Label of the Month: Souped Up Records

For our final Label of the Month feature in 2022, Ben Jolley explores the award-winning jungle and drum & bass label from Serum and Benny V — Souped Up Records — an imprint doing global damage.

17 min
Souped Up Beatportal
Dec 7, 2022
Ben Jolley

Serum and Benny V have been drum ‘n’ bass scene leaders for many years – and the output of their London-based Beatport-chart-topping label, Souped Up, has played a huge part in their on-going success. Having first met on the recommendation of fellow d’n’b DJ/producer Voltage, it wasn’t long before they were making tracks together and going to gigs. “I felt as though Serum was on the cusp of a wave and doing really well,” Benny says. Alongside the new friendship resulting in Serum remixing Benny’s songs, it was great timing as Serum had wanted to set a label up for several years.

“I’d just been really busy and didn’t have anyone to help me do it,” Serum says. “I knew what I wanted to do, how I wanted to run it and had worked with loads of the top d&b labels at the time.” Because he had experienced how different labels functioned, when it came to formulating his own vision Serum knew what he did and didn’t like. Understandably, he felt overwhelmed by the “practicalities of making it happen — because you’ve got to learn every single bit”, and then, “along came Ben.”

Feeling as though there wasn’t a home for the specific type of music he was making – despite releasing on labels Low Down Deep, V and 31 — Serum says, “people were gagging for the music when we started Souped Up. Everyone wanted a piece of what me, Voltage and Bladerunner were doing, and we started Kings Of The Rollers at the same time. It was this super high point.” And, although Serum wasn’t convinced (at first) that he could make a label that other people would want to be on, it happened quicker than expected. “I thought I would be releasing my own music for a couple of years,” Serum says. “With RAM and Playaz, it started as a small camp of artists releasing and took a few years before other people were getting brought on board.” That wasn’t the case with Souped Up, though.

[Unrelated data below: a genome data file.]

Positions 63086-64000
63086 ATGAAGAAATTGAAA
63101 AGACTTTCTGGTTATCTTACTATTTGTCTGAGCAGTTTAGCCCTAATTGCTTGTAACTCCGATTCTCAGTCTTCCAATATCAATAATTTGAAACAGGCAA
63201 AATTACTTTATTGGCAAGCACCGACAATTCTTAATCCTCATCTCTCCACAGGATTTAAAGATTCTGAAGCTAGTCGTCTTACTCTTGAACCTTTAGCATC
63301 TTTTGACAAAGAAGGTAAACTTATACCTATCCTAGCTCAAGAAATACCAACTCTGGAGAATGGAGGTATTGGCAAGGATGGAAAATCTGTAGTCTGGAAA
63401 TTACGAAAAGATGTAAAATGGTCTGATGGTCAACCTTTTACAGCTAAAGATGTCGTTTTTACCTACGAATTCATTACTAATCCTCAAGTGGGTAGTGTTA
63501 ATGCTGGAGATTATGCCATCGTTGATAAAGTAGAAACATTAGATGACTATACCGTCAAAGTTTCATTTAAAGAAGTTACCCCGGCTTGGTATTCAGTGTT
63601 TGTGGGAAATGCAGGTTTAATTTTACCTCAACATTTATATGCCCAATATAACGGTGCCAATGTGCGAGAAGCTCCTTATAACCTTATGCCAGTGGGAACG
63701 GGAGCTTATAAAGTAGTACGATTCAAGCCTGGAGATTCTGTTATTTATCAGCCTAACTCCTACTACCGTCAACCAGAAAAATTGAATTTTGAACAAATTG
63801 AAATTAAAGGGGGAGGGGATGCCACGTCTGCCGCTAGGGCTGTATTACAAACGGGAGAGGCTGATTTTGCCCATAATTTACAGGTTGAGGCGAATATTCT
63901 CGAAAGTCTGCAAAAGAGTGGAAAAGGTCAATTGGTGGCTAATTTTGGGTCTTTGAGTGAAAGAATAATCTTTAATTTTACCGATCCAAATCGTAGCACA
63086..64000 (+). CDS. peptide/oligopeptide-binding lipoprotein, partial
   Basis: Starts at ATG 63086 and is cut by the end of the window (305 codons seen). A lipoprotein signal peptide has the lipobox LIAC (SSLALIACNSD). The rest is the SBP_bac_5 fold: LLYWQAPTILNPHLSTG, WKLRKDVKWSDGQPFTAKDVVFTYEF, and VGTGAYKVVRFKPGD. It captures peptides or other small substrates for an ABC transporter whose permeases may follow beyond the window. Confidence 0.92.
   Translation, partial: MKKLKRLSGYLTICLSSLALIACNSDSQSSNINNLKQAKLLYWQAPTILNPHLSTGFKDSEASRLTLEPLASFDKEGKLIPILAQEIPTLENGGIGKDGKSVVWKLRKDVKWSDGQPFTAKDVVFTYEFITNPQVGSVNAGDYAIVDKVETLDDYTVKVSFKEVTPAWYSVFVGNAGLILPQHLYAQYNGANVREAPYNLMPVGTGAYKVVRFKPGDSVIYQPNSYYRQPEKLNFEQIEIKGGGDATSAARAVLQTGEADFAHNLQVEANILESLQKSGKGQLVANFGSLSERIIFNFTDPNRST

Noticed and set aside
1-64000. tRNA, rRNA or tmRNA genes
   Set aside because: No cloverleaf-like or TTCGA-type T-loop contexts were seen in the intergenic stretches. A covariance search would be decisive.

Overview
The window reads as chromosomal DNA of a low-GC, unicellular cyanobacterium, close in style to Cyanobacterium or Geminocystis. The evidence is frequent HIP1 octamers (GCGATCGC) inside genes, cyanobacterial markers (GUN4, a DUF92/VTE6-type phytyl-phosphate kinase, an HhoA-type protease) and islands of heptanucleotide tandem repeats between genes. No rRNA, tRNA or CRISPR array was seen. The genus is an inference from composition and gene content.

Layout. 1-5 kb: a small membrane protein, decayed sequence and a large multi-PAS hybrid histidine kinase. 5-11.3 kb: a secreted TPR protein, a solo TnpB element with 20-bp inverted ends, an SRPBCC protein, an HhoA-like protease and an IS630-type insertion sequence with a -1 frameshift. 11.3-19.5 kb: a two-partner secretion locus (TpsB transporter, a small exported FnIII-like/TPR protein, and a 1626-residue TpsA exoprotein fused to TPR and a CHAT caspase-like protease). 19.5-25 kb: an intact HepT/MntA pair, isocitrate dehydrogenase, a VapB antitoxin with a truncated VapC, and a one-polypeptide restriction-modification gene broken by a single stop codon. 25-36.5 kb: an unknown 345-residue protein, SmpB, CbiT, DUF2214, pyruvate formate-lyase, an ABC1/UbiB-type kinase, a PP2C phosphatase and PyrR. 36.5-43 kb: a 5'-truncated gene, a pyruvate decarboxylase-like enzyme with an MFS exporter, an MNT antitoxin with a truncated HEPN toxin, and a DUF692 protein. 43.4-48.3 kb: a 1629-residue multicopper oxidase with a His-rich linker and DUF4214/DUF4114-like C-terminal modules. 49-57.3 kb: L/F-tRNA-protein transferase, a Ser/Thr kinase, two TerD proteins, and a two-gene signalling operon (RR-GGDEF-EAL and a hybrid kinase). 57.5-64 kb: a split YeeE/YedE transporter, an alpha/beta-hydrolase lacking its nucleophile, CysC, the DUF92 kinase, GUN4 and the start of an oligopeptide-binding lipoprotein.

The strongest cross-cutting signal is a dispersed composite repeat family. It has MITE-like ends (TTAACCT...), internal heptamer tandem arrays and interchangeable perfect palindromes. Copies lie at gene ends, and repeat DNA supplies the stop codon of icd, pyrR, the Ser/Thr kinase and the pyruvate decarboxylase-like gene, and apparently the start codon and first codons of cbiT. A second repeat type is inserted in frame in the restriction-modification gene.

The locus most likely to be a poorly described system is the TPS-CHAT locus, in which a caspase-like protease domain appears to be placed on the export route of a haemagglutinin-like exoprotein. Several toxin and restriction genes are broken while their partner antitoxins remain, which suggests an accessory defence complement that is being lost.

Check out Souped Up’s ‘Label of the Month’ chart on Beatport.
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In under a year, Current Value’s manager was getting in touch, Bou and Dutta came on board, and artists who were finishing their label contracts elsewhere, like Original Sin and D*Minds. “It got to the stage, pretty quick, where people were seeing it as something viable – and not just another label by an artist already signed to a big label… which was the last thing I wanted to do.” Benny expands on this ethos, saying that, right from the start, personality and accessibility were key. “We didn’t want to be faceless or corporate, so we’ve always made fun of ourselves – and, luckily, people have bought into it.” This approach was the antithesis to how he felt as a child; “I remember d’n’b as being super cool, but I had no chance so thought let’s just be silly and go a different way.”

Silliness isn’t always easily sonically conveyed in d’n’b, so that’s where Souped Up’s visual identity stands out. “Having very consistent visuals with a certain look, I wanted that thing of where you used to go to a record shop and there’d be lots of random artwork on the wall, but then there’d be a big Metalheadz logo and a RAM logo and you’d gravitate towards the ones you knew stood for quality,” Serum says. He also wanted something that would “make people’s eyes pop out.”

When Serum first explained this artistic concept to Benny, he referenced Andy Warhol. Instantly, Benny “got it.” As the label’s gone on, Benny says the 90s-skate-era-style art has evolved with the help of the label’s resident artist, Wolf Mask, who designed the Souped Up can. Later, a competition at one of the label’s parties resulted in the can being given a name: Vinnie Can Gough, slightly adapted from the winning entry, Vincent Can Gough. “In some ways, I think the fans love Vinnie more than they love us,” Benny laughs. With some labels, Serum suggests, “the art doesn’t sum up the music at all, so it all had to make sense with Souped Up.” He even wants to start bringing the characters and branding into the stage shows — think of Souped Up as the Gorillaz of drum ‘n’ bass.